Is the Oil Market Crisis Over? Not at All.
April 3, 2020
Yesterday, President Trump announced via tweet his expectation for Saudi Arabia and Russia to come to agreement over an oil supply cut on the order of 10-15 million barrels (presumably per day, but the president did not specify). The administration also announced its intention to lease 30 million barrels of the U.S. Strategic Petroleum Reserve (SPR) to private companies looking for additional storage for their crude. It could make another 47 million barrels of storage capacity available thereafter. Today, President Trump is expected to meet with several oil and gas company executives to discuss the impact of the coronavirus-induced economic downturn on the U.S. oil industry. On the news of the possible supply deal, the price of oil rose 35 percent. These developments, however, barely make a dent in the economic headwinds facing the industry. By no means is the oil market crisis for the industry over.
Q1: Why have oil prices been dropping, and why do analysts think it will continue to drop?
A1: Since the onset of the Covid-19 outbreak in China, oil prices have deteriorated at a persistent clip. When the crisis started, the expectation was that the global economy would absorb a sizable, but temporary, loss in oil demand resulting from the virus mitigation efforts in China. It was not expected to yield a year-on-year decrease in demand and was widely analogized to the SARS crisis in 2003—a regionally isolated, temporary crisis. This was the context in which the Organization of the Petroleum Exporting Countries-plus (OPEC+) met to decide the fate of the oil supply arrangement that was keeping 2.1 million barrels per day of oil off the market. Saudi Arabia and other traditional OPEC countries tried to corner a reluctant Russia into taking part in a 1.5 million barrel per day cut on top of the existing cuts. Russia refused those cuts and walked away, leaving the agreement to fall apart. In response, Saudi Arabia announced an increase in production from 9.7 million barrels per day to 12.3 million barrels per day and cut their official selling prices. Oil prices immediately collapsed to the $30 per barrel range.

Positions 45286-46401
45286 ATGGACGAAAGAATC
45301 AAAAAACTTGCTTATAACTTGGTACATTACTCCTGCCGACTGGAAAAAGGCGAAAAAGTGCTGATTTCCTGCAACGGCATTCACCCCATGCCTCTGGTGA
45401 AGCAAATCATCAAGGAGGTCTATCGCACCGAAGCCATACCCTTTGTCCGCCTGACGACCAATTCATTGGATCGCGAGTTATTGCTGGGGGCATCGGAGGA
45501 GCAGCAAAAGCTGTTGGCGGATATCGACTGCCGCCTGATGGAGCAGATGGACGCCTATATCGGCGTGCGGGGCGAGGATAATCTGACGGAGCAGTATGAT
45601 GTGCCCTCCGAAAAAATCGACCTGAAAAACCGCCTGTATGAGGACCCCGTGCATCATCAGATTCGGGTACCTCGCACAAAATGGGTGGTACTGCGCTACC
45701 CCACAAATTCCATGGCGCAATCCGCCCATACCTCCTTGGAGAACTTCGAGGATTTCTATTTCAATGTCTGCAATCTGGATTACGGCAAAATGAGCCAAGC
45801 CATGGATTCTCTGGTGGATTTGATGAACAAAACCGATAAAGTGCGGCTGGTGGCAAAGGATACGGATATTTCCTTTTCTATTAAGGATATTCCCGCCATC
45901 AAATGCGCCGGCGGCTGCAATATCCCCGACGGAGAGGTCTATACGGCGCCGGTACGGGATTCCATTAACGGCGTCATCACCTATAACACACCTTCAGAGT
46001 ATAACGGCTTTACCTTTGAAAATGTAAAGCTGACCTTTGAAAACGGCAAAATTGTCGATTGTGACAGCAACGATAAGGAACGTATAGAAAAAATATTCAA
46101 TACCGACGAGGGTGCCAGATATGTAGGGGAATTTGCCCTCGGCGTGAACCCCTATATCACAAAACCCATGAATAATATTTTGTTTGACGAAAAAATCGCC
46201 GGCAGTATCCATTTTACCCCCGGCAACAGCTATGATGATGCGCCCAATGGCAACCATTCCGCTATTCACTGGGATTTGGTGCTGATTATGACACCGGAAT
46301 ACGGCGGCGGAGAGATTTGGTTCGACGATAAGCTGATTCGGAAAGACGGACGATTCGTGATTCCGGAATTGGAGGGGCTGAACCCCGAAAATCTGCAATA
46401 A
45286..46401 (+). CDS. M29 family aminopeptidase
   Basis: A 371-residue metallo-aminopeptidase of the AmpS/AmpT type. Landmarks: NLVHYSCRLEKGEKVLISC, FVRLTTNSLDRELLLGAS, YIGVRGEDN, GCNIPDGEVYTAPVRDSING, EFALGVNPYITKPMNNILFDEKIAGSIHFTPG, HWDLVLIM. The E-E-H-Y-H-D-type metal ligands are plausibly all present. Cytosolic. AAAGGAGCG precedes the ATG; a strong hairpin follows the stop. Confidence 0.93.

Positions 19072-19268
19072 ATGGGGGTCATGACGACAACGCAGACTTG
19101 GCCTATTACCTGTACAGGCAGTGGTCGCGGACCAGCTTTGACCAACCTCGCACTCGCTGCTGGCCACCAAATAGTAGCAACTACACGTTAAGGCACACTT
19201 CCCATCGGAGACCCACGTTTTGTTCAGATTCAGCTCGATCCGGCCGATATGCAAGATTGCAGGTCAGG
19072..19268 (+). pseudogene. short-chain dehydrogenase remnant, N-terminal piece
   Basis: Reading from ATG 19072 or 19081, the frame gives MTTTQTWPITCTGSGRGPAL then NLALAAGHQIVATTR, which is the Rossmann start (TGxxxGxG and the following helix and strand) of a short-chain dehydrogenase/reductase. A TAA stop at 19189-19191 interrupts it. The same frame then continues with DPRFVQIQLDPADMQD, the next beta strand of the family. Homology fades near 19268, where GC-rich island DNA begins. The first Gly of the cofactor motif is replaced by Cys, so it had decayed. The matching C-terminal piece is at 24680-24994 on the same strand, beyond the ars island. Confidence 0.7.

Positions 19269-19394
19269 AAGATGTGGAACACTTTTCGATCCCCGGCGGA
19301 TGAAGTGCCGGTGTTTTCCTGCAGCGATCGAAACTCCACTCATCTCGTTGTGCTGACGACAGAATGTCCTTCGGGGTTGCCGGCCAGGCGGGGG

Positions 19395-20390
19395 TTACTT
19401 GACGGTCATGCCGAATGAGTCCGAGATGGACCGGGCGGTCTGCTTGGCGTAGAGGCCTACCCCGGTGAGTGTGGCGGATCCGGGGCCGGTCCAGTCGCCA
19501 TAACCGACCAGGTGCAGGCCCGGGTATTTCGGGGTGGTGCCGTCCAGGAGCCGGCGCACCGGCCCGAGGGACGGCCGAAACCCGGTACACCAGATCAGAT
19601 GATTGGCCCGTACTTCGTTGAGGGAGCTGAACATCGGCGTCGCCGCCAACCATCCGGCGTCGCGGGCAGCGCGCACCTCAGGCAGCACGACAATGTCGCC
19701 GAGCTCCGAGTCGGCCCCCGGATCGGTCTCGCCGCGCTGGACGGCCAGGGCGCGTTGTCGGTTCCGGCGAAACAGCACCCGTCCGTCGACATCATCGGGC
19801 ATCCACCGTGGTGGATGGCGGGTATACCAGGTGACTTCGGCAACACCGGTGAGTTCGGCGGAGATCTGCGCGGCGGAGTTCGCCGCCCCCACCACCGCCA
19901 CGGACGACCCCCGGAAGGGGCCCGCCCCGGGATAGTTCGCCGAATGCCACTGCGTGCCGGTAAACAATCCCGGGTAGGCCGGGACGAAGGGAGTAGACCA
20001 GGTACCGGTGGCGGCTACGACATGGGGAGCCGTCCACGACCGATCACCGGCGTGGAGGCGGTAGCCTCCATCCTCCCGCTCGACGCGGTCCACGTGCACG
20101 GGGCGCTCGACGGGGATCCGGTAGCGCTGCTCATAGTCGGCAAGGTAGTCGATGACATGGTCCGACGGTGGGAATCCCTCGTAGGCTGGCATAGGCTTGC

Shortly thereafter, as the virus spread throughout Europe and into the United States, the world realized that keeping Covid-19 at bay meant shutting down global travel and introducing stay-at-home orders across many of the world’s major economies. The realization quickly set in that global oil demand would decline for the year, something that had not occurred since 2008. Things quickly got worse, as the full extent of the oil demand destruction in the short term came into clearer view. Estimates suggest that as of today, global oil demand is down 10 million barrels per day (out of a 100 million barrel per day market), and in the coming week, oil demand could decline by as much as 30 million barrels per day. This drop is unprecedented and will wreak havoc through the sector.
One major factor here is that without major production cuts oil is quickly filling up the world’s storage tanks—public and private—and filling up boats, barges, and trains as well. In some markets, oil producers are paying storage companies to take their crude, leading to a negative oil price dynamic (producers do this because the cost of paying someone to take the crude is less than the cost of shutting in production). Once storage capacity fills up, producers will have no choice but to cut production. In this market, oil prices will continue to collapse until something is done to eat away at both the extra stockpile generated and production still making it onto the market.
Q2: What did President Trump mean about the prospect of an end to the oil price war?
A2: Almost as soon as President Trump tweeted his expectation that Russia and Saudi Arabia would be “cutting back approximately 10 million barrels, and maybe substantially more,” oil prices jumped between 25 and 30 percent for West Texas Intermediate and Brent crude oil, respectively, and prices continued to go up when markets opened on the morning of April 3. For context, these prices are still below what many producers around the world need to keep producing or to meet their budget needs. Counternarratives from Russia and Saudi Arabia began to emerge almost as quickly. For its part, press reports indicate Russia has no idea what this announcement is about and has neither agreed to cut production nor even had a high-level chat with the Saudis about it. The Saudi government released a very muted statement calling for an emergency meeting of OPEC+ and other countries to find a “fair agreement” that will restore balance to the oil markets. Saudi Arabia’s oil production could reach 12.3 million barrels of oil per day this month (with 300,000 barrels coming from storage) while Russian production hovers around 11 million barrels per day. It is somewhat inconceivable that those two countries alone would voluntarily cut 10 million barrels per day without concessions from other countries—particularly the United States, who Russia regards as a free-rider on OPEC+’s efforts to establish oil market stability. But these are not ordinary times. In ordinary times, the most newsworthy part of this day would be the president of the United States announcing an eye-popping cut in production from two of the world’s major suppliers without that agreement being reached.